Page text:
On Wednesday, May 12, the Malaysian government confirmed that the US Department of Justice returned 1.9 billion ringgit (about $460 million) from seized assets related to the ongoing 1Malaysia Development Berhad (1MDB) scandal.
The development is the result of a five-year-long joint effort between US and Malaysian authorities to seize assets allegedly bought with money stolen from the fund. These assets include real estate in New York and Los Angeles, artwork by world-famous painters such as Van Gogh and Monet, and even profits received from the blockbuster movie, “The Wolf of Wall Street.” The goal: to recoup the stolen funds and repay outstanding debts incurred by 1MDB and its subsidiary, SRC International — which, together, amount to over 42 billion ringgit.
US authorities have helped to recover more than 4.5 billion ringgit so far, and in all, Malaysia has recovered 16.05 billion ringgit (or about $3.89 billion) of the 1MDB funds.
The scandal itself has made headlines since 2015. Reports had emerged that money meant for the country’s sovereign wealth fund — established in 2009 to promote Malaysia’s economic development — instead found its way into then-Malaysian Prime Minister Najib Razak’s bank accounts. A formal investigation launched in 2018 revealed wide-scale corruption involving several high-ranking officials who conspired to siphon off and pocket an estimated $4.5 billion from the fund.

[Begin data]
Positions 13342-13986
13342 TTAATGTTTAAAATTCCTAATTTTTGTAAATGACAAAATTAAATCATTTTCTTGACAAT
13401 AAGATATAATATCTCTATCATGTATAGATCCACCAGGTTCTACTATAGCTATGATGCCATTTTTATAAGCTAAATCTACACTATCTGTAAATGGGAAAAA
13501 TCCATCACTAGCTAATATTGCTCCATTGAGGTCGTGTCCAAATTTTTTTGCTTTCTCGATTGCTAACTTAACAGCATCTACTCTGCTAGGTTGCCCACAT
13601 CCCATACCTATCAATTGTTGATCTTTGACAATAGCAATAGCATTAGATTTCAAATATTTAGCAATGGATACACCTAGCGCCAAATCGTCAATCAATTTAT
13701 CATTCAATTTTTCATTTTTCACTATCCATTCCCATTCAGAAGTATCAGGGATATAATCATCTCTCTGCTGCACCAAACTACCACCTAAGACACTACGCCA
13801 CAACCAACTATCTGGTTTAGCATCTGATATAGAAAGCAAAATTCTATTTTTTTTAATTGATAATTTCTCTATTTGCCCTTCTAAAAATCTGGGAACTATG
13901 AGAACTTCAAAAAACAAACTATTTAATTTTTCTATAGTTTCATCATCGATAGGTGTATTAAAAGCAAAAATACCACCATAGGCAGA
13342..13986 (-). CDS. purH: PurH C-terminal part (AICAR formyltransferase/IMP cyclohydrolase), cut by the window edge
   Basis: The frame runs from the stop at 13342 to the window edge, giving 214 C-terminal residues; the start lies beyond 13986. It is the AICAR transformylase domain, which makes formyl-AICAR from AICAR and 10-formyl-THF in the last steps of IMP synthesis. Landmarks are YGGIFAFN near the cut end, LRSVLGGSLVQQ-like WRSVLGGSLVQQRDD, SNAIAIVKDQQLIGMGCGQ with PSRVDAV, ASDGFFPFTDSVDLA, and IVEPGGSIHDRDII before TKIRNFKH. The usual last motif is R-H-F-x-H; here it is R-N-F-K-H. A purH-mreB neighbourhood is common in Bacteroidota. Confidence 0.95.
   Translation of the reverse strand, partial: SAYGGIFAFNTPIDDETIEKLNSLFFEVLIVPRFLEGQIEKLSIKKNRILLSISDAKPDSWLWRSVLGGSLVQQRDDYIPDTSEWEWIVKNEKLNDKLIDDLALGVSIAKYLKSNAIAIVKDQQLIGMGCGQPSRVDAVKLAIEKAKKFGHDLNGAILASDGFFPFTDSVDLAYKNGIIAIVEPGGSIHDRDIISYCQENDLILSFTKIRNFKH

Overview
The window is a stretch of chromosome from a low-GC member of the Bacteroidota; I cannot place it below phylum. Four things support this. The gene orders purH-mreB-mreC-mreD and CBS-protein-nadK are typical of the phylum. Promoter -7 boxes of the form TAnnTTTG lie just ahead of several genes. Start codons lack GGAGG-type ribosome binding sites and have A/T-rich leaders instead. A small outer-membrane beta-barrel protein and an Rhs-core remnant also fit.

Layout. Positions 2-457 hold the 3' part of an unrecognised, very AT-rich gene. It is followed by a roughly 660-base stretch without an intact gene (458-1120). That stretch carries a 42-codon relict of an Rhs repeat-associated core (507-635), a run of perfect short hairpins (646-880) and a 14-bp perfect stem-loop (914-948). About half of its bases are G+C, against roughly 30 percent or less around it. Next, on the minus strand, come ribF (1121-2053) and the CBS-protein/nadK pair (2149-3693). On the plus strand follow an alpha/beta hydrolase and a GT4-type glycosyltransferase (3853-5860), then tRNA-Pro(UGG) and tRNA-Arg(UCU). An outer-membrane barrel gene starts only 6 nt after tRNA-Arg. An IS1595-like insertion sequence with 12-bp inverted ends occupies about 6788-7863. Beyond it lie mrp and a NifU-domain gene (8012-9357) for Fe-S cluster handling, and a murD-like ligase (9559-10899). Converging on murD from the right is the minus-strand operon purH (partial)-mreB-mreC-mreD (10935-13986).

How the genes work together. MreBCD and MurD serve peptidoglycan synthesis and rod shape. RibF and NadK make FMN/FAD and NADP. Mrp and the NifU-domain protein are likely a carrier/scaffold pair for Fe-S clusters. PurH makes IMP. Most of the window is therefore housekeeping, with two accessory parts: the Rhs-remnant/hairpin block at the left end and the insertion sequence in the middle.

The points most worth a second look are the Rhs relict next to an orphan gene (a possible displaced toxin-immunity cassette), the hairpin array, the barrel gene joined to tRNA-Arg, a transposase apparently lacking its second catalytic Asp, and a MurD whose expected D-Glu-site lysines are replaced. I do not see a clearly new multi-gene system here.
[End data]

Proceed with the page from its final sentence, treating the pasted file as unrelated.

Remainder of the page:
The man who many believe orchestrated the entire scheme, Jho Low, is still at large. Even so, plenty of other alleged conspirators have been caught. There have been numerous arrests, the imprisonment of Malaysia’s former prime minister, and the implication of several officials and financial institutions around the world, including Goldman Sachs Group, JP Morgan, and Deutsche Bank.
Indeed, last October, Goldman Sachs Group’s Malaysian subsidiary admitted in US court that it had paid over $1 billion in bribes to raise money for the fund. The bank was fined $2.3 billion and agreed to return $600 million of the funds it received from the scheme to Malaysia. That settlement was on top of another reached with Malaysian authorities earlier that year that saw the bank pay $2.5 billion to the Malaysian government and pledge to return at least $1.4 billion in recovered funds.
1MDB also announced earlier this month that it had filed six civil suits against nine entities — including JP Morgan and Deutsche Bank — and 25 individuals to recover an additional $23 billion in linked assets and punish those that the justice system determines to be part of or beneficiaries of the conspiracy. Also among those named are Jho Low, his father and sister, and a close associate of Jho Low’s, Eric Tan Kim Loong.
While it remains to be seen how effective these civil lawsuits will be, it’s clear that there will still be more twists and turns — and punishments meted out — before this scandal truly comes to a close.